I'll start with the good news:
Up until yesterday, I felt like I was making fine progress and was much better off than I was 6 months ago at the time of my last medical report.
-4 out of the 6 ratios are within the normal range. Tissue sodium fell from an off the scale reading of 89 down to 51 (ideal is 25-30). Tissue potassium fell from 20-15 and is now in the normal (not ideal) range.
-Despite the fact that I stopped supplementing with zinc, manganese and chromium, none of those values changed significantly. Zn and Mn actually rose slightly (only Mn is normal).
-Tissue copper rose from 1.2 to 1.6 and is now within the normal range.
-The adrenal fatigue ratio (Na/K) is 3.4 (normal is 2.5-4.0) so I can't get much better in that all important area. That one is most important.
The two ratios that are outside of the normal range are very bad. They are also 2 of the 3 most important ratios and have to do with thyroid and adrenal function. Both are significantly overactive to the point in which it is causing significant energy loss and poor connective tissue healing, which has left me vulnerable to injury. Neither ratio improved significantly since the last test. The adrenal hormone ratio, which is different from adrenal fatigue got slightly better while the thyroid got worse so figure it's a wash overall.
The only thing I can do is increase my Lithium dosage but even that may not be enough.
The injury scare:
My achilles tendon is very sore. It actually hurts to walk and it is a little bit swollen in a localized area. Some of my readers will tell me that I was asking for injury all along with my intense training, which included pushing too hard on easy days. Part of me agrees and part of me disagrees. My response is that with few exceptions, my easy runs were in the 7:45-8:00 range, which is at the fast end but still in the range prescribed for someone with my 5K time according to the McMillan calculator. Second, the intensity of the runs seemed to be within my capacity. Third, since the McMillan calculator is designed for 70-80 MPW athletes and I am only running 50-60, it's okay to be a little fast. Runners who train at 80+ should be slower.
I have managed to avoid a running related overuse injury for the first 3 years of my comeback. In fact, outside of a couple of freak sprained ankles, I had not had a running related injury since 2001 and even that one was directly related to my hyperthyroid condition.
Here's what did go wrong:
First, as stated in the medical report, my body is out of balance and I truly thought that my thyroid and adrenal hormone ratios would be better so I was more vulnerable to injury than I realized. Second, the fact that I had tried a couple of new approaches this past week that didn't work caused even more stiffness and further stressed my connective tissues. Bottom line, if I was in balance, these workouts would be a breeze. Third, when my tarsal tunnel flared up a bit, I ran through it thinking that the new approaches to treatment would solve it as it had in the past. Fourth, when I first felt the achilles pain during my cool down, I did not stop immediately. That was very stupid.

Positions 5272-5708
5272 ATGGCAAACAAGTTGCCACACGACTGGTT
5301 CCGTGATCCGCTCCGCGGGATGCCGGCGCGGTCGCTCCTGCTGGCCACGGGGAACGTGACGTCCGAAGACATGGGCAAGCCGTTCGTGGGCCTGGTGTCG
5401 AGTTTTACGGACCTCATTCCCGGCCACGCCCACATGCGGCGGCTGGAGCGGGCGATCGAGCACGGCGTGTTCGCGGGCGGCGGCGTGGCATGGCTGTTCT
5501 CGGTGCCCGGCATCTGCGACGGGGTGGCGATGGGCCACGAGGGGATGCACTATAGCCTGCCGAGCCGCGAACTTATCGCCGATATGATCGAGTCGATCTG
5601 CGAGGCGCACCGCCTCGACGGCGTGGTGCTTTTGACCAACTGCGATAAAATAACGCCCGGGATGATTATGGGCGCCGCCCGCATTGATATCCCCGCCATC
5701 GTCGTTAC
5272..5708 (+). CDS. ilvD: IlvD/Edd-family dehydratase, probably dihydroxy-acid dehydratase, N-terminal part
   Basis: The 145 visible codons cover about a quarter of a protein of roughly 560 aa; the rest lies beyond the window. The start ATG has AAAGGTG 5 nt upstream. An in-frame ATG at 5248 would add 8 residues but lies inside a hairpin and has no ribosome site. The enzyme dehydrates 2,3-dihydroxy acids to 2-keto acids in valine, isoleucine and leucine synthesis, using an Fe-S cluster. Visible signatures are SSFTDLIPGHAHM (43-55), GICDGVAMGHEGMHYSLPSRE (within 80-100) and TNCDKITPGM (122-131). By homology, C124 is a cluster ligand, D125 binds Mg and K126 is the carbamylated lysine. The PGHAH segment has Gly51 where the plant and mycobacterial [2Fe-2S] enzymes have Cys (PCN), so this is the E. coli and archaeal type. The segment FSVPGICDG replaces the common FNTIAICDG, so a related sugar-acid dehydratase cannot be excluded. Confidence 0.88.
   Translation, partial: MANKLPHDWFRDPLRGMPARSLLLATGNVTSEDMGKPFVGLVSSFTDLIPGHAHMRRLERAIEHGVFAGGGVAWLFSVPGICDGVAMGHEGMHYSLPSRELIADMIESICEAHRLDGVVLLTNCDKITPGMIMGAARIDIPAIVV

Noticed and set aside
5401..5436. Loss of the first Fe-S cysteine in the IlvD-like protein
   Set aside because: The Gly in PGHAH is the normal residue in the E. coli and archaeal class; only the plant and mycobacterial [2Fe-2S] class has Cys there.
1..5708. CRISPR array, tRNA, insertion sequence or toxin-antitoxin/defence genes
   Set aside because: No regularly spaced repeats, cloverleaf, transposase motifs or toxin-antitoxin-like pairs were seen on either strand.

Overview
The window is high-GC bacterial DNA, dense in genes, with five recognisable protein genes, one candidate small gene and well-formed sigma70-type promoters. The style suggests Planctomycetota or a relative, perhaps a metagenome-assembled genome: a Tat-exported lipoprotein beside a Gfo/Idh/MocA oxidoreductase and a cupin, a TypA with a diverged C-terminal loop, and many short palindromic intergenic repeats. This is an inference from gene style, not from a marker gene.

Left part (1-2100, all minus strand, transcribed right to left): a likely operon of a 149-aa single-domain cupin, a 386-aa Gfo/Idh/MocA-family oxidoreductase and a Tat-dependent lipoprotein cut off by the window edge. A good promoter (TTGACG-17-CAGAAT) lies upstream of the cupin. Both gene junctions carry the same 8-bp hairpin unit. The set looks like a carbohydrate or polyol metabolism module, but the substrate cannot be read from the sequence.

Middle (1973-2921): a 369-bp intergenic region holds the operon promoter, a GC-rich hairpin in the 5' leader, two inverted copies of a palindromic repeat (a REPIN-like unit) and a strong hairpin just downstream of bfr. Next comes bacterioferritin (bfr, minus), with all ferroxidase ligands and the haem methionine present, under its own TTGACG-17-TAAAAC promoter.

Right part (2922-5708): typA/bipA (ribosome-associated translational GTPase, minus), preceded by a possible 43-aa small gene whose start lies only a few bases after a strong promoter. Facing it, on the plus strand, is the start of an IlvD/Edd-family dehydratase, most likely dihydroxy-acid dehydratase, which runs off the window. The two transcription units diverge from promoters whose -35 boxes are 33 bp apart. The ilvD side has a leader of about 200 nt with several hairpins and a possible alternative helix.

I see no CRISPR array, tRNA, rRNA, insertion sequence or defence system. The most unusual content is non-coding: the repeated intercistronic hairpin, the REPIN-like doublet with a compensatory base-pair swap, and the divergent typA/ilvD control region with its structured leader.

Where to go from here:
I do have some localized pain but my entire body is sore, especially the calves and groin area. When I bend down to touch my toes, I can't get much more than halfway between the bottom of my knee and my shoe top. Stretching my groin actually causes my lower abdominal muscles to hurt. Therefore, I am still holding on to hope that 2-3 days off will do the trick. If I had localized pain while the rest of my body felt great, then I would know that I am really injured, not just extremely sore. The more time that passes without improvement, the bleaker the situation becomes. That said, even if by some miracle, my AT heals and I am able to run well by the end of the week, my dream of a 3:10 BQ in 2010 ends here. Aside from not stopping immediately during yesterday's cool down jog, there's not a lot I regret. The one thing that I will change is the 3-4 mile recovery jogs at cool down pace will be replaced by a day of complete rest. I know that it will require 60 MPW to get into BQ shape and as of now, my body simply cannot handle it. In running as well as anything else in life, you never know what you are capable of unless you try your best. I had to try and I have failed. The only way that I will change my mind about a December BQ attempt is a medical report with everything in the normal range next time. That seems unlikely. When I turn 34 in 2014, I still believe I will be at my peak and the BQ standard will relax to 3:15 at which time, I might try again. Part of me wants to quit marathons altogether and just focus on the 5K-half marathon distances where it is possible to get good results on less than 50 MPW, presents less risk of injury and is not as time consuming.
Why did this have to happen now after my last hard week before my trip to Texas after which I would begin tapering for Mercedes? Couldn't this wait until the summer or at least after Mercedes? Of the 4 planned races, Austin was the one that I least wanted to miss with it being a blazing fast course and a chance to see a HS buddy. I wouldn't be too upset about missing Mercedes since I ran the half last year and already have an unofficial marathon PR this year. After Mercedes, I would have taken a week or two off then ran a half in Atlanta for fun on a tough course so it's not that big of a deal to miss that one either. In April, I've got Nashville and I feel good about being able to do that one.
All of that said, I have been through a lot worse than this so even if my worst fears about this injury are realized, I am confident that I will come back and PR again.